On Feb. 1, 1948, the building housing the JTA and the Palestine Post offices was rocked by a car bomb in one of two major attacks that day; many were injured (including Jerusalem bureau chief Mordechai Anshel Tenenblatt), one person died at the scene, and two later succumbed to injury. The Haganah alleged that the attack was perpetrated by British policemen, a claim that was later denied by British officials. The following day, the Palestine Post wrote, “The PALESTINE POST appears today in smaller format. But it appears.”
4. Pierre van Paasen detained for 9 days in Nazi concentration camp (1934)
Van Paasen makes a second appearance on the list for this chilling tale. While, the details were hazy, the Jewish Daily Bulletin saw fit to print van Paasen’s account of being detained in a Nazi concentration camp for nine days.
“Nine days of Hell.” That’s the way Mr. Van Paassen put it in an interview. Nine days of getting up at five o’clock, nine days of being drilled by brutal [brownshirts], nine days of castor oil, beatings, and indignities of all sorts, he said. Not only that, but nine days of Nazi refusal to allow their prisoner, a British subject, to get in touch with the consulate, which was, for four of the nine days. within a few blocks of his prison.
3. JTA reporter survives Syrian landmine (1963)
A JTA reporter was part of a team of news reporters covering the recent shooting deaths of two Israeli farm youths near the Syrian border. Suddenly, a passing truck filled with fertilizer rolled over a landmine, which had initially been intended to perpetrate the very attack that the group was reporting. (The shooting was a backup plan employed by the Syrian attackers when the tractor driven by the Israeli youths had failed to trigger the device). Miraculously for the reporters, “splinters of rock flew all around the group, but no one was hurt.”
2. Mendel Mozes, JTA Warsaw bureau staff escape to Wilno (1939)
This Editor’s note printed Oct. 31, 1939 aptly describes Mozes’ heroism (links added by The Archive Blog): “FOLLOWING IS THE FIRST AUTHENTIC, COMPREHENSIVE ACCOUNT OF THE FATE THAT HAS OVERWHELMED MORE THAN 1,500,000 JEWS IN THE NAZI-HELD AREAS OF POLAND. THE WRITER, MENDEL MOZES, WAS FOR MANY YEARS CHIEF OF THE WARSAW BUREAU OF THE J.T.A. HE REMAINED IN WARSAW DURING THE FIRST FIVE DAYS OF THE WAR, THEN EVACUATED HIS STAFF AND FAMILY TO KRZEMIENIEC, SOUTHEASTERN TOWN WHICH WAS THE TEMPORARY SEAT OF THE FLEEING POLISH GOVERNMENT. AFTER SEVEN WEEKS OF WANDERING, DURING WHICH THEY WERE UNHEARD FROM, THE GROUP, THREE OF THEM SERIOUSLY ILL FROM EXPOSURE AND LACK OF FOOD, ARRIVED IN WILNO. THE J.T.A. OFFICE IN WARSAW AND HIS HOME, MR. MOZES REPORTED, WERE BOMBED AND BURNED TO THE GROUND IN THE FIRST DAYS OF THE WAR.”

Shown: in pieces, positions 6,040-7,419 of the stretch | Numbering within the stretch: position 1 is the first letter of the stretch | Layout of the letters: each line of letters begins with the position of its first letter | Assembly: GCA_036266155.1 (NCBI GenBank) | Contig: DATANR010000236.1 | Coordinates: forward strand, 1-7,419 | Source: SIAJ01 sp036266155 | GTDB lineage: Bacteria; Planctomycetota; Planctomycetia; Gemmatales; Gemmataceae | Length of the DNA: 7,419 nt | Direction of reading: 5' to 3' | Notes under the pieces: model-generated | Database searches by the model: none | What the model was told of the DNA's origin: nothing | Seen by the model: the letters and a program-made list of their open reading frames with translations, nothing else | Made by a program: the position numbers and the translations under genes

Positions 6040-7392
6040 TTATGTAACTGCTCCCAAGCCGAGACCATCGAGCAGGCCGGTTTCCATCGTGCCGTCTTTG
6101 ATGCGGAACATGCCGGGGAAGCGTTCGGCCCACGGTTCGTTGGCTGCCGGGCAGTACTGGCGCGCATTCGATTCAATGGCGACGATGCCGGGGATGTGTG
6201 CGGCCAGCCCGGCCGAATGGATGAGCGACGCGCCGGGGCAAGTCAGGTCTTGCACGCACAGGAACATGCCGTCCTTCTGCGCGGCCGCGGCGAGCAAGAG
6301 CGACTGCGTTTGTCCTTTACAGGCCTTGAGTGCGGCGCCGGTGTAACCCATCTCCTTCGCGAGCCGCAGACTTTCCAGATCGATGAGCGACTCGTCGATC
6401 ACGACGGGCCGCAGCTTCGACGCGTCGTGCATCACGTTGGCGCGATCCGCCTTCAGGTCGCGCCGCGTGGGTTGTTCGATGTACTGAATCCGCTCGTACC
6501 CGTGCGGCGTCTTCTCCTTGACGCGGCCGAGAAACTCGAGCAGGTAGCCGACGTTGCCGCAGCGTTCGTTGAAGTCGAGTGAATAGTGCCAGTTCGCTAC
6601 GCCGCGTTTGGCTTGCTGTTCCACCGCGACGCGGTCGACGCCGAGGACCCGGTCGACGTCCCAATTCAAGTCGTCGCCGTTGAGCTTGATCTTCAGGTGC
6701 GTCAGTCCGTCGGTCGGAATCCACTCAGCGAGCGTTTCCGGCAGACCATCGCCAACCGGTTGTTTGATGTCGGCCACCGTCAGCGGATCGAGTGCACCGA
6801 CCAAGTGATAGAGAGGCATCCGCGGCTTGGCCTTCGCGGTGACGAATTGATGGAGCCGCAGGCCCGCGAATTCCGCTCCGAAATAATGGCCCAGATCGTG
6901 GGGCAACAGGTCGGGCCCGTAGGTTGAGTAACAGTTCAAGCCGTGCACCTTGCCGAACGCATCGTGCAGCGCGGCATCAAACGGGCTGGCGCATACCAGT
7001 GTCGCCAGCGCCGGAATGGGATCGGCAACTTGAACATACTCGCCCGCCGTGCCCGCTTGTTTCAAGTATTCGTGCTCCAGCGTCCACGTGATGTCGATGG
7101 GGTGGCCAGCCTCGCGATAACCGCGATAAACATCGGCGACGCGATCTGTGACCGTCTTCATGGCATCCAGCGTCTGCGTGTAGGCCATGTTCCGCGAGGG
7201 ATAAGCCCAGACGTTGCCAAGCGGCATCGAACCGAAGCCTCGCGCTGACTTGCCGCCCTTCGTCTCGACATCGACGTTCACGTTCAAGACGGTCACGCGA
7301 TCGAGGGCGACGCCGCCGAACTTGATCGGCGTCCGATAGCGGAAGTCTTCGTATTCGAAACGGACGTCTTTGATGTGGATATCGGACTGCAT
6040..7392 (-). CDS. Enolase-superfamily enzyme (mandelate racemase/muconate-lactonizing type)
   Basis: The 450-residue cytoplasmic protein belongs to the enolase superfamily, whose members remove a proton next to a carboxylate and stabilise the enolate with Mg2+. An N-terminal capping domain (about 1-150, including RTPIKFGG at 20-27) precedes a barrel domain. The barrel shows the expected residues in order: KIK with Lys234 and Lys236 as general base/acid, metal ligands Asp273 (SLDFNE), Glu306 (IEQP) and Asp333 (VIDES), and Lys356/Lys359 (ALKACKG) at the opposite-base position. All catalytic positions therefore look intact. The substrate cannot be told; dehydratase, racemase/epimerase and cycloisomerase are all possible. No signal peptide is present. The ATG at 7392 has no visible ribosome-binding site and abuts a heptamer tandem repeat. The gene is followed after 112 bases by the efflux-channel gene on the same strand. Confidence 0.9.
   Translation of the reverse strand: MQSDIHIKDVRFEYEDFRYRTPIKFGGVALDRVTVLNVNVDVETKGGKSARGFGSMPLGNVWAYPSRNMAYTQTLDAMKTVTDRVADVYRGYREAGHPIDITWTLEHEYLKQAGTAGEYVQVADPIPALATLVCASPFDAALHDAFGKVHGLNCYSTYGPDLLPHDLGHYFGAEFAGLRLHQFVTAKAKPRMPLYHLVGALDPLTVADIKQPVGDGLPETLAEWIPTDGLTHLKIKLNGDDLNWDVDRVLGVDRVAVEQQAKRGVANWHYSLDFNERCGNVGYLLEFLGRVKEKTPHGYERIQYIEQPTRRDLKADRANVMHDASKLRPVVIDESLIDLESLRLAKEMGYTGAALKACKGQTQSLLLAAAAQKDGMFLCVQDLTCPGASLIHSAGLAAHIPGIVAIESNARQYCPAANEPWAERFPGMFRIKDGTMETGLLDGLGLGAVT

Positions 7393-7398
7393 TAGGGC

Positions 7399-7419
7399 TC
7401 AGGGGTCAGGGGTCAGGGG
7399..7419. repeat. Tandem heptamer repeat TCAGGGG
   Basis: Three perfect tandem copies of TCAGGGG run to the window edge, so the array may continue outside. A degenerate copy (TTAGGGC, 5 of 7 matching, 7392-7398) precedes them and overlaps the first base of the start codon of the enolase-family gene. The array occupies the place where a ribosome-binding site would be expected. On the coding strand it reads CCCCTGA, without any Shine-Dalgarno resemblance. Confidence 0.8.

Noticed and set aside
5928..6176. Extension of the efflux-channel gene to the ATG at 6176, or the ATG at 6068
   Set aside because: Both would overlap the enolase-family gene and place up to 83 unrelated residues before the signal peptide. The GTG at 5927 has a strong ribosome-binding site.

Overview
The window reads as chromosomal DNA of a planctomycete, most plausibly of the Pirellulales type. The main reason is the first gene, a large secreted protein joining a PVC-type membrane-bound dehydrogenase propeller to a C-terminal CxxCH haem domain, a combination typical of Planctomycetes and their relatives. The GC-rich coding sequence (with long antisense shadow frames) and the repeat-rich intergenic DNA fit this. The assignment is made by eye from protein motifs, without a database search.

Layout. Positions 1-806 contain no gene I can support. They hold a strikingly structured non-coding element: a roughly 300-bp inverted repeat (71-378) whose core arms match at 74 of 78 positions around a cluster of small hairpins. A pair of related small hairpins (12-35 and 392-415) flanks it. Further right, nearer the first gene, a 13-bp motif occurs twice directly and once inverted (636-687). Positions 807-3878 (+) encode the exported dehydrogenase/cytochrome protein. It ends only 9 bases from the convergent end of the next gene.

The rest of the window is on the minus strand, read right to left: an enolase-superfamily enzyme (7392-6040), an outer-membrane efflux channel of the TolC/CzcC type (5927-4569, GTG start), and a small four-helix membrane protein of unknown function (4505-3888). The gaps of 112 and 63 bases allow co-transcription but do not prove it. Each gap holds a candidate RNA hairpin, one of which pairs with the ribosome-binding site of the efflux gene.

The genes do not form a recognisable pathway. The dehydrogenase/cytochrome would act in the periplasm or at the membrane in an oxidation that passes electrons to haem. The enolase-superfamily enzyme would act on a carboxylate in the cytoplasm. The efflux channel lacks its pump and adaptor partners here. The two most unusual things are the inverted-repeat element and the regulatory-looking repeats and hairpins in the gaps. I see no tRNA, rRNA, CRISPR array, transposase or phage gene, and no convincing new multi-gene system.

1. JTA investigator held prisoner by Hitler at Beer Hall Putsch (1923)
While on special assignment for JTA, Jerusalem-born Polish journalist Dr. Matatyahu Hindes found himself detained by Hitler during the famous Beer Hall Putsch, the night Hitler attempted to overthrow the Weimar Republic in 1923.
Hitler then invited the newspapermen to the platform. When the second in command cried out his discovery that the “pressmen were all Jews,” one of the Fascisti thrust a rifle at Dr. Hindes’ breast until approached by Hitler. Hindes was chosen by his two colleagues as the spokesmen and he demanded to be released. “We waited five years, surely the pressmen may also wait,” was Hitler’s reply.